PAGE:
Feb 23, 2018

Eric Trump: Russians "had nothing to do" with 2016 win

Eric Trump next to his wife. Photo by Alex Wong/Getty Images

Appearing on Fox News' "The Ingraham Angle" last night, Eric Trump defended his father against the Russian "hoax" claiming that as a member of the campaign, he could say from personal experience that the election victory had nothing to do with Russians.

"You know why my father won?  Because he went to Ohio, and he went to Michigan, he went to Wisconsin.  And he worked a lot harder and he had a better message and he sold that to the American people and they ultimately wanted a businessman in Washington, D.C., not a career politician.  That’s why my father won."
— Eric Trump

More highlights:

  • Democrats "will use absolutely anything they can to take [the president] down because they're afraid of all the successes," Trump said, noting how much success the country has had with the economy, veterans affairs and the fight against ISIS.
  • On critics saying the president needed notes to show emotion: "I think you saw the emotion... if you read the points, they're beautiful points ... he was amazing yesterday."
  • On gun control: "I’m a big Second Amendment person.  I also think something has to be done... I’m a big fan of background checks... [and] of other things."

Go deeper

Inside Trump's antifa tweet

President Trump at Cape Canaveral on May 30. Photo: Paul Hennessy/SOPA Images/LightRocket via Getty Images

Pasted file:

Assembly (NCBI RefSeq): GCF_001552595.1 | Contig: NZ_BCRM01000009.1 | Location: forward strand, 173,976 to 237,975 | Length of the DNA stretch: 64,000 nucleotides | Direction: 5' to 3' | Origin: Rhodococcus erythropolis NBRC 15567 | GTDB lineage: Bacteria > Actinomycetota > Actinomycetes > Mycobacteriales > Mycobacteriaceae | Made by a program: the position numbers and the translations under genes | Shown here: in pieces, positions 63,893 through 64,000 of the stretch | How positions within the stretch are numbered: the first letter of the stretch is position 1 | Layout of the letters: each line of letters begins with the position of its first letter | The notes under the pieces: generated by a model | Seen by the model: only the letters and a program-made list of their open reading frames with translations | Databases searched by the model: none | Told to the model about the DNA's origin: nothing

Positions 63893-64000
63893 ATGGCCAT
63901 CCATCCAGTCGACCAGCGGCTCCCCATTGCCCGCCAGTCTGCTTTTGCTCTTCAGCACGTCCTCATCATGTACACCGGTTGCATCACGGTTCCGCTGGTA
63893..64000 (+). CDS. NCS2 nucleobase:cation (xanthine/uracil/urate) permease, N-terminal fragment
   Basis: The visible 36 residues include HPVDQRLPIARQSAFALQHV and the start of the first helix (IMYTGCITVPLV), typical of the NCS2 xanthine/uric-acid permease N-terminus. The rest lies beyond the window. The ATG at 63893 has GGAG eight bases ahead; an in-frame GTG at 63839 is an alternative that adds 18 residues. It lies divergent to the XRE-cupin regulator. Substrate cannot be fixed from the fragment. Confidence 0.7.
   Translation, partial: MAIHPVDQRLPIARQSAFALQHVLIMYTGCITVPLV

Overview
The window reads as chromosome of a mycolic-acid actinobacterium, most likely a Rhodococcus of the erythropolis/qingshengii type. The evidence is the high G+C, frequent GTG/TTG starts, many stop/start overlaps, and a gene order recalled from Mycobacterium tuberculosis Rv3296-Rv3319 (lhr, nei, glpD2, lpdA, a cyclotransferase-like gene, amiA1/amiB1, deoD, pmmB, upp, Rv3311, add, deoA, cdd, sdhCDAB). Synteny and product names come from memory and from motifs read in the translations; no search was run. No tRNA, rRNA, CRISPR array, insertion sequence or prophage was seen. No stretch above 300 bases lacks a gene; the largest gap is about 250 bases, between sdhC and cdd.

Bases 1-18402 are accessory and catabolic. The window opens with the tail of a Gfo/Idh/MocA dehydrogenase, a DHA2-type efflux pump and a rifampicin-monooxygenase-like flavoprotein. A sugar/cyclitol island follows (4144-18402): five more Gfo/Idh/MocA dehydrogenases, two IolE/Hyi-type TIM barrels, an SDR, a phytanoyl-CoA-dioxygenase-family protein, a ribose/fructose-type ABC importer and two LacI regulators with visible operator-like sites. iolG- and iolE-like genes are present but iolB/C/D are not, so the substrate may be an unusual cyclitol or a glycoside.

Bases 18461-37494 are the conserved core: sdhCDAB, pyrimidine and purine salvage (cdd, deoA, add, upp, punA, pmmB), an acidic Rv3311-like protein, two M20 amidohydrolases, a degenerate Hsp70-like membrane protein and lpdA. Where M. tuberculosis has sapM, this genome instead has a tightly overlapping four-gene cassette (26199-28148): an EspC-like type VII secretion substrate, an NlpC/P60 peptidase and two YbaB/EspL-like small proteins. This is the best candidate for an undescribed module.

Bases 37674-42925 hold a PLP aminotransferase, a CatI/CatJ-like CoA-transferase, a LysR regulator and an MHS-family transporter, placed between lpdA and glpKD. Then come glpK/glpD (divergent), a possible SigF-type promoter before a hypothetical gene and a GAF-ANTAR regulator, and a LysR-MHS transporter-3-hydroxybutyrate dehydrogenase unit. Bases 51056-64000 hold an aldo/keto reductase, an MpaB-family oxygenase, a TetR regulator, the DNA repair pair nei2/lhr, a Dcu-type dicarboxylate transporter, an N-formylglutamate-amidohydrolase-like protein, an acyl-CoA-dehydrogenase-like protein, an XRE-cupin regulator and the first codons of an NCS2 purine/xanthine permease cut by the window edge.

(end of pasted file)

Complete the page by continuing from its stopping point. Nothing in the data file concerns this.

As recently as Saturday night, senior administration officials told me that the designation of a violent cohort of far-left activists, antifa, as a terrorist organization was not being seriously discussed at the White House. But that was Saturday.

Behind the scenes: The situation changed dramatically a few hours later, after prominent conservative allies of the president, such as his friend media commentator Dan Bongino, publicly urged a tough response against people associated with antifa (short for "anti-fascist").

U.S. enters 6th day of nationwide protests over George Floyd's killing

A protest in Philadelphia on May 31. Photo: Mark Makela/Getty Images

Protests continued across the country for the sixth day in a row on Sunday, as demonstrators called for justice in response to the deaths of George Floyd, EMT Breonna Taylor, jogger Ahmaud Arbery and countless other black Americans who have suffered at the hands of racism and police brutality.

What's happening: Protestors in D.C. broke one police barricade outside the White House on Sunday evening after reportedly demonstrating for several hours. The atmosphere was still largely peaceful as of 6pm ET.

Trump privately scolded, warned by allies

Illustration: Aïda Amer/Axios. Photo: Win McNamee/Getty Images

Over the past couple of days, numerous advisers both inside and outside the White House have urged the president to tone down his violent rhetoric, which many worry could escalate racial tensions and hurt him politically.

Behind the scenes: The biggest source of internal concern was Trump's escalatory tweet, "when the looting starts, the shooting starts." Some advisers said it could damage him severely with independent voters and suburban women.